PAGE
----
the danger of reading

the danger of reading August 5, 2011

This is one of my personal favorite Sophia drawings called “Study“. I feel like her personality really shows through here. Her courage to study in the face of intellectual intimidation is commendable.

I remember once I shared with some friends that I was happily reading some Buddhist texts. The looks on their faces! One of them said to me, “Why would you read that? The bible has everything you need to know about your spiritual health!

Even though I’d always been told from my authorities what I should and should not read, I realized then that I should keep my reading between myself and my journals.

However, it inevitably leaks out in what one says. Does it not?

You can buy my Sophia originals and Limited Edition prints:

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  • I had a bookcase in my room in which I kept all those satanic writings. Had to keep them hidden.

  • Sylvia

    Yes. Imagine what happens when you confess to reading Bart Ehrman. My bookcase in my room is also top secret. =) Just today I have been considering what to put away in anticipation of a visit from my sister and her husband Monday. Nice to know I’m in good company! The drawing is perfect.

  • Heh! Yep, got those same kind of reactions. One person said, “Oh, are you reading those so you will know how they think?” Implication – so I could witness to them.

    Except for family, I really don’t even know anyone anymore who would react that way. Life and I have moved on….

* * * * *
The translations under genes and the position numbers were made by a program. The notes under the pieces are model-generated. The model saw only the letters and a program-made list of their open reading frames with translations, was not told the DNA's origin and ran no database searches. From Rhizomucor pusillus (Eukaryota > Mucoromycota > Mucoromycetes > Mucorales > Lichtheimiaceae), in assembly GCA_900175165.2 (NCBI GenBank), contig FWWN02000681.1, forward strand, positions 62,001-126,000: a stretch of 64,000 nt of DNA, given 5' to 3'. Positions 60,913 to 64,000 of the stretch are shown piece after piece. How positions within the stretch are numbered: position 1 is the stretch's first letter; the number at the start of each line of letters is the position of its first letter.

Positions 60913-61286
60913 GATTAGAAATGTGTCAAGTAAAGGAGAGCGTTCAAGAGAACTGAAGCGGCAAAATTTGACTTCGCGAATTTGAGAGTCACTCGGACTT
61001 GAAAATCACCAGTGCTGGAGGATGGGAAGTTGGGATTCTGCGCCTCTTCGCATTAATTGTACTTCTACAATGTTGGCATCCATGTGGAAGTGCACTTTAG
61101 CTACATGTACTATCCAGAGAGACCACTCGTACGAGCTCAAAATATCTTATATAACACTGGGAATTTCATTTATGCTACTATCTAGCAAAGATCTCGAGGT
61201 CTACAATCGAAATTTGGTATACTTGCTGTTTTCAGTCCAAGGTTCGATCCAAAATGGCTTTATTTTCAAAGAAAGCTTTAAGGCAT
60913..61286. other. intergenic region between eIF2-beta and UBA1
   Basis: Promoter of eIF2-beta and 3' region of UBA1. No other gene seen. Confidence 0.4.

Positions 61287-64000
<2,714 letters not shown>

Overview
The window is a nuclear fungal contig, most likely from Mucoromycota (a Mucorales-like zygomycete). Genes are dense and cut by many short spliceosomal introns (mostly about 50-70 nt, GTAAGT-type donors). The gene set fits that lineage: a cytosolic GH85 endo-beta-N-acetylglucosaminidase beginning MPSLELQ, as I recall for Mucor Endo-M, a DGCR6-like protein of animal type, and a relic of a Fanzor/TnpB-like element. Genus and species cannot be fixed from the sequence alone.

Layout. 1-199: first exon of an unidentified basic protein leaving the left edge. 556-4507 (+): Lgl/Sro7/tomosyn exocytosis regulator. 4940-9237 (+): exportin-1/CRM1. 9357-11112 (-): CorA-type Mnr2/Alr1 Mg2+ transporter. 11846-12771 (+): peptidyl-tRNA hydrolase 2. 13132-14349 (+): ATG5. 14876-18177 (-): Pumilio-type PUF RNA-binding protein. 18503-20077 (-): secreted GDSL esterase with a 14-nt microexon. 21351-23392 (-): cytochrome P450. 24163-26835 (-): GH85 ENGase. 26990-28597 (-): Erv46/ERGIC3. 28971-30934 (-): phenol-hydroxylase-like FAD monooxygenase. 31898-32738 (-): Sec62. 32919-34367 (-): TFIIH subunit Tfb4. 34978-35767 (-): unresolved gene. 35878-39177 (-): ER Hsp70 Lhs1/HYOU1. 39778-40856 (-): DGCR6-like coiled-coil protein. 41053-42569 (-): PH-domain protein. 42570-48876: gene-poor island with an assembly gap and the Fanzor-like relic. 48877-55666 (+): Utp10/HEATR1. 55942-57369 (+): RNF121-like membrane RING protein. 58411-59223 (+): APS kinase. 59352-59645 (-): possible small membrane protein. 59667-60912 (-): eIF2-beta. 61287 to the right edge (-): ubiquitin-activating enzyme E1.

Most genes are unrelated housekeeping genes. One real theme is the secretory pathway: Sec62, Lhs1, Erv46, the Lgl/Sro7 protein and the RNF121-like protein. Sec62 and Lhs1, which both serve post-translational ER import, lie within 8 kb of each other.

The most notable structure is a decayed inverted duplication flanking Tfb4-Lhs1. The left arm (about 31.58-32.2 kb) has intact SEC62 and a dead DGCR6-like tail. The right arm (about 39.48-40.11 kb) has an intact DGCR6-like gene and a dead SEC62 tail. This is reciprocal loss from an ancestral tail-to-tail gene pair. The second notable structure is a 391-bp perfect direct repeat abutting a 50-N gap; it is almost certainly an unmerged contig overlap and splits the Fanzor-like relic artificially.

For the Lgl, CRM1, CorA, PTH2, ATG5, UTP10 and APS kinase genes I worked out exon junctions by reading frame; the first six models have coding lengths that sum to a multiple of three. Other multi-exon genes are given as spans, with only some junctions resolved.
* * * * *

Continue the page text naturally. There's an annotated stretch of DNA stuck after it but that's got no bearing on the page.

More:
• Cassandra

    Man oh man. I’m the exact opposite. I live in a very conservative town in North Carolina and I’ve been known to bring my Qur’an (and other pointlessly “offensive” books) to work to read on my breaks… The looks on their faces. Honestly, it’s priceless. But then again, I’ve been an instigator since very early in my life. By the way… I’m falling in love with Sophia’s courage. I envy that.

  • Erika Baker

    I love the Sophia drawings, but they tell an ongoing story and I find it really hard to isolate a single one. Would you consider publishing them all in a book?

  • that is my hope erika. thanks!

  • yoU should have seen the faces when I publically read a book on green witchcraft…and that one WAS for ministry….

  • I love the picture, but I’m not sure if I’m looking at it right.

    The books seem to be a barrier between her and her environment. Instead of being part of what’s around her, she is taking shelter in the protection/isolation given by the books. Why not be vulnerable and take a chance on seeing the world as it is, being in the world as it is, rather than through a medium of another person’s ideas?

    Is there not also a ‘danger in reading’ from mistaking ideas for reality?

  • mitch

    “Even though I’d always been told from my authorities what I should and should not read…”

    This struck a chord with me. Having grown up in various Christian churches, I’ve been through a number of regimes each taking its own stance on the reading of materials that did not align with – or were contradictory to – Christian texts. In all cases, we were strongly discouraged, and sometimes even forbidden, from educating ourselves on alternative beliefs.

    At the time, it made sense. Why introduce confusion to the masses? But increasingly, I wonder why churches take such a stick-your-head-in-the-sand mentality on this. If the mission of the church is to evangelize, then shouldn’t its missionaries (the entire body) know the arguments or obstacles to belief in Christianity?

    It seems to me that spiritual leaders who truly believe in what they teach would be encouraging the membership to familiarize themselves with alternative beliefs in the interest of evangelism.